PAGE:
So I’ll date myself by saying that in college I majored in government, but really I was concentrating in international affairs and became very interested in Soviet foreign policy because of a professor who mentored me and taught in that area, and then I ended up going to graduate school where I got a master’s degree in Russian and East European studies. I even studied Russian language at Leningrad State University for a summer, which does date me because of course now it’s called Saint Petersburg
When I got out of graduate school – this was in the early ’80s at the height of the Nuclear Freeze Movement – I came to Washington. The jobs available if you knew Russian and were in the national security field were either in the intelligence community or Defense department or related to arms control, and I kind of fell into arms control. My first job was at Congressional Research Service, working as a research assistant for a senior fellow who was focusing on U.S.-Soviet arms control.
From there I went to the National Academy of Sciences Committee on International Security and Arms Control. This committee was started in a period during the Reagan administration when there were no official arms control talks going on between the United States and the Soviet Union, and this was a committee of very senior scientists who had been involved in the Manhattan Project, former senior-level policy makers, and senior former military. And in fact when I went to work for the committee, (former Defense secretary) Bill Perry was on the committee as was a very young (former Defense secretary) Ash Carter, and a wonderful man and physicist named Wolfgang Panofsky was the chair.
We had a series of meetings with a counterpart group from the Soviet Academy of Sciences to talk about arms control and risk reduction matters, always with a high degree of scientific and technical content because that was the academy’s unique
In those days there were no other Track 2’s going on, so it was really unique and people in the US government were very interested in hearing about our discussions because there were very few channels of communication. On the Soviet side were scientists including Evgeny Velikhov and Roald Sagdeev who became close advisors to President Gorbachev.
We also had a similar activity with the Chinese, although it wasn’t quite as mature as the discussion with the Soviets. That was very early in my career, and I like to say that I was a fly on a really interesting wall. It was a formative experience for me to be exposed to the caliber of people that were on our NAS committee and their thinking, and I’d say that experience was very influential in terms of my professional and personal development.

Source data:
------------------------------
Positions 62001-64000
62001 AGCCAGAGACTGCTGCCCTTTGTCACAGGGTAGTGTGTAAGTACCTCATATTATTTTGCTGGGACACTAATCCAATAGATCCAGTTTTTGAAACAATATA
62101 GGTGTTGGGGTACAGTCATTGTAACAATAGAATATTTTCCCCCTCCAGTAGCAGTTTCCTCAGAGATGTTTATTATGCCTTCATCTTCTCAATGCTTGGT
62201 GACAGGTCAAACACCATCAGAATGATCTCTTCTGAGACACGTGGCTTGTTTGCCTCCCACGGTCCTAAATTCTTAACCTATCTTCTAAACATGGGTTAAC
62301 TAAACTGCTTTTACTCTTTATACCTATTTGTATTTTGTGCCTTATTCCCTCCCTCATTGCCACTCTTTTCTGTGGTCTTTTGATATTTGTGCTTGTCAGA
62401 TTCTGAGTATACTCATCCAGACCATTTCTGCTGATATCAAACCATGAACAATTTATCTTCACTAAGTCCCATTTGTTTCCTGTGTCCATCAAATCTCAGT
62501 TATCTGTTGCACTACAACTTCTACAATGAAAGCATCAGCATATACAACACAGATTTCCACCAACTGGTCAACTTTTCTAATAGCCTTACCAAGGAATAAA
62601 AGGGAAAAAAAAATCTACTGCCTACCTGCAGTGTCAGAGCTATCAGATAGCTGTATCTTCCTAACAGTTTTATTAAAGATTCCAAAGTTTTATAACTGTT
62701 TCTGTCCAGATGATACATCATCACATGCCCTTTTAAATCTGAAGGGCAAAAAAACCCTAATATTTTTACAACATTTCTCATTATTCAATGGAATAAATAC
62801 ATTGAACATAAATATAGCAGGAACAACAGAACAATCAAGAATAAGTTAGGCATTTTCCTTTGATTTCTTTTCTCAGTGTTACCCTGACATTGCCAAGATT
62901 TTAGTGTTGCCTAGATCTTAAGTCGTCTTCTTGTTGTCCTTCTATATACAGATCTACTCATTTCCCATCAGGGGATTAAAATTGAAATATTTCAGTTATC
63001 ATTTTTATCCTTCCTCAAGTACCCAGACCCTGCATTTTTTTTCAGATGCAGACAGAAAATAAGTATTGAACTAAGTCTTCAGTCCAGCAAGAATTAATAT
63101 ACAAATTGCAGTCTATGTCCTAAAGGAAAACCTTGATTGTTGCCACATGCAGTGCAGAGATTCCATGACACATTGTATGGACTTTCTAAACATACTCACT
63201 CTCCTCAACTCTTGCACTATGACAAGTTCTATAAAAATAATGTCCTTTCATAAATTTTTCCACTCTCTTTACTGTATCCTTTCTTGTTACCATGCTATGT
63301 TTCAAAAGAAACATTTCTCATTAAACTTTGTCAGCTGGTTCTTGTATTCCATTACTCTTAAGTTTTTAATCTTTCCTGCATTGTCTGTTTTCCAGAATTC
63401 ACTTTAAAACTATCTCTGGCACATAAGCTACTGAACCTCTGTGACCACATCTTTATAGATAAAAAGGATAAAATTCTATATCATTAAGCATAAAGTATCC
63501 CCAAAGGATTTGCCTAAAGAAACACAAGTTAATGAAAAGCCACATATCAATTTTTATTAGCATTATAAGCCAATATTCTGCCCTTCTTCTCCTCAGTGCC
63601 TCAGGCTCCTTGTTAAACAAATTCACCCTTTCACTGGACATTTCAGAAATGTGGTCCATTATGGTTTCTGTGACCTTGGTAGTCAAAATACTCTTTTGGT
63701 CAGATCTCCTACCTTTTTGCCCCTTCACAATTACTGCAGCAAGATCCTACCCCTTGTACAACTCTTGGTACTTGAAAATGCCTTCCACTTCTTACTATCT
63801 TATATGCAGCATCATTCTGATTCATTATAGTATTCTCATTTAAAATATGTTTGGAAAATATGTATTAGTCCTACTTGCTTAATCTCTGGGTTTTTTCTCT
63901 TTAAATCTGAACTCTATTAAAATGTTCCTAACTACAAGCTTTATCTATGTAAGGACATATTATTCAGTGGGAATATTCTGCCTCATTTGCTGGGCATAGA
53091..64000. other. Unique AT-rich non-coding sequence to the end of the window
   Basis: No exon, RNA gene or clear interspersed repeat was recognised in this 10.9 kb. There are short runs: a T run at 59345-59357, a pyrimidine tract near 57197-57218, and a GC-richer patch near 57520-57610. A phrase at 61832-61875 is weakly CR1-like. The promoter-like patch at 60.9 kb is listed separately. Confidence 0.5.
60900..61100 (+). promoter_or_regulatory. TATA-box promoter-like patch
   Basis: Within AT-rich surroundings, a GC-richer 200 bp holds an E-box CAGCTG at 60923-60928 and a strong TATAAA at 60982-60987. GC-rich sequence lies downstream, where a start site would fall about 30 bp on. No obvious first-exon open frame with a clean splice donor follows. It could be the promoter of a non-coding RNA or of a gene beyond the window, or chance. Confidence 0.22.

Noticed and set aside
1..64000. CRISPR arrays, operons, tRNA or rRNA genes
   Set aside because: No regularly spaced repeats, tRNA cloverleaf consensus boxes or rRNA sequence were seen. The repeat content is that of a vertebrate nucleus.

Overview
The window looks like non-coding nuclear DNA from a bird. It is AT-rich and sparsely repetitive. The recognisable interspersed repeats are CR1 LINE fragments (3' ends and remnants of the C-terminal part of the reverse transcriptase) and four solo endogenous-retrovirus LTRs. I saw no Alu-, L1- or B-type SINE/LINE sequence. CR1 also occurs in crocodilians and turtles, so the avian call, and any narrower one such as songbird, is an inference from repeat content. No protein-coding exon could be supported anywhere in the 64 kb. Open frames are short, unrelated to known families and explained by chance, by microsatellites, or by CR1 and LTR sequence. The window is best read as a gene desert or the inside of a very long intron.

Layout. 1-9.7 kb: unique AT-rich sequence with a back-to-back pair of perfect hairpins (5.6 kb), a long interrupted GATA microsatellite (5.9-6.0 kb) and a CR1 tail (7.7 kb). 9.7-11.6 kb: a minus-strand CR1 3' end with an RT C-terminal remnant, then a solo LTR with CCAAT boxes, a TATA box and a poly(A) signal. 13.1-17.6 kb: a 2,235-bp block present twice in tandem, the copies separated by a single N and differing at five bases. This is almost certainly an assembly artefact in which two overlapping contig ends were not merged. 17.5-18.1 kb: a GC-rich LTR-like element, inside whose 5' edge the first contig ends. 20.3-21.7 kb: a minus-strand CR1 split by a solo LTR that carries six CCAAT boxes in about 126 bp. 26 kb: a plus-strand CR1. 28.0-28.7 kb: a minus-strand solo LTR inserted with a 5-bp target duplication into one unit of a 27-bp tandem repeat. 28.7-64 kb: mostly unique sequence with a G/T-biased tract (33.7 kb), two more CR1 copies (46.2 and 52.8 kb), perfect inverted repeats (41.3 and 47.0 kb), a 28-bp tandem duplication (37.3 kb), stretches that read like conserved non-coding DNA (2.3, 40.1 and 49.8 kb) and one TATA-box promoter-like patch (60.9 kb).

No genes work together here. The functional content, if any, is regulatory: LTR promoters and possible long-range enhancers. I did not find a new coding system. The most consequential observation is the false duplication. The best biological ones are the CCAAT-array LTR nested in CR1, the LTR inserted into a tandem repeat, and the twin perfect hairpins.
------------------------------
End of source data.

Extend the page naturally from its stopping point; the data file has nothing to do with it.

Where did that lead you?
After I’d been there for seven years or so – by then this was the first Bush administration (George H.W. Bush) and there were official arms control negotiations going on – I decided that I wanted to get some experience inside government. So I went into the U.S. Arms Control and Disarmament Agency and worked on the START negotiations. That was the first START Treaty.
It was a negotiation that went on for something like nine years, but I was lucky to be there when we got it over the finish line in 1991. And I have to say the round-the-clock negotiating sessions at the end went to like 3:00 in the morning on many nights with the Soviets in Geneva, and it was quite exciting to be there for the endgame. It was a huge accomplishment, and a really significant treaty.
And from there?
From there, I was at the Arms Control and Disarmament Agency and then the State Department until 2003, working mainly on strategic nuclear arms control. During that time, I was given the opportunity to go to the National War College for a year. And I have to say that was a really great experience and very broadening. The college is primarily for military officers, many of them headed for flag level, so it was a privilege to interact with that community and learn from each other. Little did I know then that I would end up working on the Senate Armed Services Committee and everything I was exposed to that year and the relationships I formed would come in pretty handy.
What did you do for the committee?
I worked on a broad range of foreign and defense policy issues, as well as arms control and nonproliferation issues. I had oversight for the Cooperative Threat Reduction budget at the Department of Defense and also the nuclear nonproliferation budget at the Department of Energy’s National Nuclear Security Administration.